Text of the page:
*The Playboy Jazz Festival is iconic in many ways, with a who’s who of jazz and R&B greats taking the stage over the years to show love to fans while promoting their respective genre of the universal language. This year marks four decades of the annual event doing just that, with an all-star line-up that kept the stage and fans in a musically relaxed and pleasant state of mind at the Hollywood Bowl.
Among those celebrating the 40th anniversary of the two-day Playboy Jazz Festival was the iconic soul collective Tower of Power , which had some celebrating of its own to do on the event’s final day with 50 years of entertaining the masses via albums and live performances.
Needless to say, T.O.P. (co-founders Emilio Castillo and Stephen ‘Doc’ Kupka; Francis ‘Rocco’ Prestia, David Garibaldi, Roger Smith, Sal Cracchiolo, Adolfo Acosta, Tom Politzer and Jerry Cortez) did not disappoint as the group took the hat and Playboy Bunny-ear wearing crowd to its hometown of Oakland with its famed 5-man Tower of Power horns blazing in full force. From the opening notes of “Oakland Stroke” to the out-with-a-bang “Knock Yourself Out,” Tower of Power made what they do best pretty clear: making the crowd move and groove with no thought of slowing down.
The hour-long set included T.O.P. hits such as “You Ought to be Having Fun,” “Soul Vaccination,” “What is Hip?” and “You’re Still a Young Man,” which was dedicated to Playboy Jazz Festival emcee, comedian George Lopez. Not one to rest on the classic, T.O.P. added to the festivities with material from its new album, “Soul Side of Town.” While lead singer Marcus Scott thrilled with impressive vocal dynamics, it was nothing but a group thing as each T.O.P. member shined in their respective solo spotlights and dance moves that kept things fun.
The group setting was the order of the day at the Playboy Jazz Festival, with the Ramsey Lewis Quinet, Kneebody, Count Basie Orchestra (with guest vocalist Everett Greene), Charles Lloyd and the Marvels (featuring special guest Lucinda Williams) and Jazz Festival newcomers Parlor Social handing solo spots and props to all members. Lewis and Co. as well as the Basie Orchestra commanded audience attention with hits from their respective catalogs and cover tunes.
Lewis’ conversation with the audience, teasing if they knew anything about the blues, was welcome interaction from the jazz legend, whose skills on the piano remain enjoyable and reliable. Not to be outdone, Greene was the man of the moment as the Orchestra honored the memory of the late jazz singer and Count Basie Orchestra collaborator Joe Williams with its Grammy Hall of Fame selection “Every Day I Have the Blues.”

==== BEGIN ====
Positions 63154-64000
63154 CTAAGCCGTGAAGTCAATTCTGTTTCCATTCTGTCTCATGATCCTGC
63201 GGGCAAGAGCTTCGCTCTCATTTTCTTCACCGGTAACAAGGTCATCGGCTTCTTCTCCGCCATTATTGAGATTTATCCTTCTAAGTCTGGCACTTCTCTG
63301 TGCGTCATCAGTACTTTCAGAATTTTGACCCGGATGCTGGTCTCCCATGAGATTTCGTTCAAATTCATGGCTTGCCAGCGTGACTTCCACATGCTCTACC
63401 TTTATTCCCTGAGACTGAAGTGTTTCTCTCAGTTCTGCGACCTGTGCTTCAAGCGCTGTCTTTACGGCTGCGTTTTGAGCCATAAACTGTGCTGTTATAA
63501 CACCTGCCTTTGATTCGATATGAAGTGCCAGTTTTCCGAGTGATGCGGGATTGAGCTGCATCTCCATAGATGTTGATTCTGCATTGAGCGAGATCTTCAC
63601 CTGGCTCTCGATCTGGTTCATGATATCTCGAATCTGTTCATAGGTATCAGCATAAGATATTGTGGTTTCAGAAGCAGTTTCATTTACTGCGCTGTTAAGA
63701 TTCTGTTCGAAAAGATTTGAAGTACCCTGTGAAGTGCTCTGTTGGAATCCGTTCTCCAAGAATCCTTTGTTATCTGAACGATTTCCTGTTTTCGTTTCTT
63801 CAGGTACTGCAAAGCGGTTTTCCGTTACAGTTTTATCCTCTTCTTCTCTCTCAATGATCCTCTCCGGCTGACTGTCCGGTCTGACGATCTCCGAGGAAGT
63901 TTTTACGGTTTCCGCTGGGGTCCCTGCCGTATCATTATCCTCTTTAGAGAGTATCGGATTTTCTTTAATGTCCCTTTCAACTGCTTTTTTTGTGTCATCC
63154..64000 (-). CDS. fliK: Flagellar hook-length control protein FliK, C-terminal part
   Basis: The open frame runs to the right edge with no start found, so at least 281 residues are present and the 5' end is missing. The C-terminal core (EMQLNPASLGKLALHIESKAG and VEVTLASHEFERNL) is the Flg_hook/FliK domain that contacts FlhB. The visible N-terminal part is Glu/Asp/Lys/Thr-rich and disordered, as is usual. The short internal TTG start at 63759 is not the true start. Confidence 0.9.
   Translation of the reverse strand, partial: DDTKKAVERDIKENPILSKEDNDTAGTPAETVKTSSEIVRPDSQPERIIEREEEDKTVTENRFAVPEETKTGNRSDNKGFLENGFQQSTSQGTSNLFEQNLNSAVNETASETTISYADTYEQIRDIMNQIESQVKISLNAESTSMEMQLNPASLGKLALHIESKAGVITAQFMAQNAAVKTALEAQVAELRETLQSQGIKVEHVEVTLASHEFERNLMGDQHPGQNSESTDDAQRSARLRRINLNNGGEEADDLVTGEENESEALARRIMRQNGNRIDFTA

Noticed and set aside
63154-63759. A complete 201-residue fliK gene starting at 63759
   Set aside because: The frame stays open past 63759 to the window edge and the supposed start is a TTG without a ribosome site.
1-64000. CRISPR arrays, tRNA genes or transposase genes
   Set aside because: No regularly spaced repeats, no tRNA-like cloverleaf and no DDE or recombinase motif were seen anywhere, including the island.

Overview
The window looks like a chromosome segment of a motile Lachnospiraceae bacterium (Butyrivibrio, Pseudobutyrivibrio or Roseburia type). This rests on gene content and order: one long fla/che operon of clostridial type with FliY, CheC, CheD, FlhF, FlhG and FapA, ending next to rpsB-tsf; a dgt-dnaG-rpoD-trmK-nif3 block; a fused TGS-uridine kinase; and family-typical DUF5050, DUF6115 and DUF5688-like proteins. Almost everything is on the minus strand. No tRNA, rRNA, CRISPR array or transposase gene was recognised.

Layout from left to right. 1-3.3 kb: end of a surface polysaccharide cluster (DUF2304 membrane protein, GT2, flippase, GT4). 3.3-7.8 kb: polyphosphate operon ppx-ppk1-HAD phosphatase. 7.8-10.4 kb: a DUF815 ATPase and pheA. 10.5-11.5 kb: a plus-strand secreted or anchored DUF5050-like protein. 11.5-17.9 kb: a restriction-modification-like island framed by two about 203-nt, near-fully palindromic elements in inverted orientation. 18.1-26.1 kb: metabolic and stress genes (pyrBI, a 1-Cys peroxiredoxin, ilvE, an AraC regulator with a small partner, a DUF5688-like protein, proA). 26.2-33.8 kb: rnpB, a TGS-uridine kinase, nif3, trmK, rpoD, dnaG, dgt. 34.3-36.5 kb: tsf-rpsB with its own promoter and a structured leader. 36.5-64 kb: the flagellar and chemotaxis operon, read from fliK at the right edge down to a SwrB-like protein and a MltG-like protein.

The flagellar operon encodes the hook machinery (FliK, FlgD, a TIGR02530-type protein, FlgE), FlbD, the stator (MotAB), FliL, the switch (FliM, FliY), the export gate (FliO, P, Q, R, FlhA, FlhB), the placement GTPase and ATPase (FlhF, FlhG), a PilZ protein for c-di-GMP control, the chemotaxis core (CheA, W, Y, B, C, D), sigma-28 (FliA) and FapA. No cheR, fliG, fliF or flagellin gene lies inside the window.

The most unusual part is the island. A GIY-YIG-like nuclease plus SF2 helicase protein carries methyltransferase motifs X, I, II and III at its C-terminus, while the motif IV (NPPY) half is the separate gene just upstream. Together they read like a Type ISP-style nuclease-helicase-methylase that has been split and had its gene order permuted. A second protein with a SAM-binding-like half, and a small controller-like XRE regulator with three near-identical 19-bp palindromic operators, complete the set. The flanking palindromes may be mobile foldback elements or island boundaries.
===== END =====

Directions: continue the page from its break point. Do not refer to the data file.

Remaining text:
Prior to T.O.P., Jazmine Sullivan put her stamp on the Festival with hits galore (“Let it Burn,” “Bust Your Windows,””Need U Bad,””Holding You Down (Goin, In Circles)”), a cover of the Roberta Flack staple “Killing Me Softly” and a call for men to serenade their women with a partial rendition of Roger’s classic “I Wanna Be Your Man.” By the time she was done, there was no doubt that Sullivan is in a class all her own with in performing in front of her fans, many of which who turned out in droves to see her live and hear first hand in approval her powerhouse vocals.
T.O.P and Sullivan brought a strong conclusion to the Playboy Jazz Festival, which began on a high note with headliner Anthony Hamilton. The North Carolina soul stirrer was in good company for Day 1 with the likes of fellow performers, Lee Ritenour and Dave Gruisin, Snarky Puppy, Roy Gaines, The Miles Electric Band (performing a tribute to Playboy founder Hugh Hefner), The Matthew Whitaker Trio, The Edmar Castaneda Quartet with Special Guest Grégoire Maret, Monsieur Periné, Daymé Arocena and the Los Angeles County High School for the Arts’ Vocal Jazz and Instrumental Jazz Ensembles.
Although the hot weather was out in its full glory for both days of the Festival, it didn’t melt the spirit of Day 2 concertgoers who were in a playful mood socializing, eating and throwing beach balls and balloons around while clapping, salsa dancing and shaking to the sounds of Richard Bona and Mandekan Cubano and getting situated with the LAUSD/Beyond the Bell All-City Jazz Big Band, who opened the show under the direction of Tony White and J.B. Dyas.
Playing alongside Lloyd and the Marvels, Lucinda Williams’ passion and humility were on full display during her set. Jazz great Freddie Hubbard was remembered in what would have been his 80th birthday as the star-studded Hubtones paid tribute to the trailblazer who made his mark throughout the jazz scene until his death in 2008. In addition, fans were treated to a head-nodding, hip-hop twist of the jazz standard Sweet Georgia Brown” and Screamin’ Jay Hawkins’ “I Put a Spell on You” by Parlor Social.
Back on the scene to emcee Day 2, Lopez inserted jokes, but mostly kept things moving with every turn onstage for the next act to appear. Overall, Day 2 of the Playboy Jazz Festival proved to be a more than worthy cause for friends past, present and future to come together in the name of music on a Sunday afternoon. Quality music, a great time and a positive vibe equal a memorable first time at the Bowl for this reviewer, the newest convert to the Hollywood Bowl experience.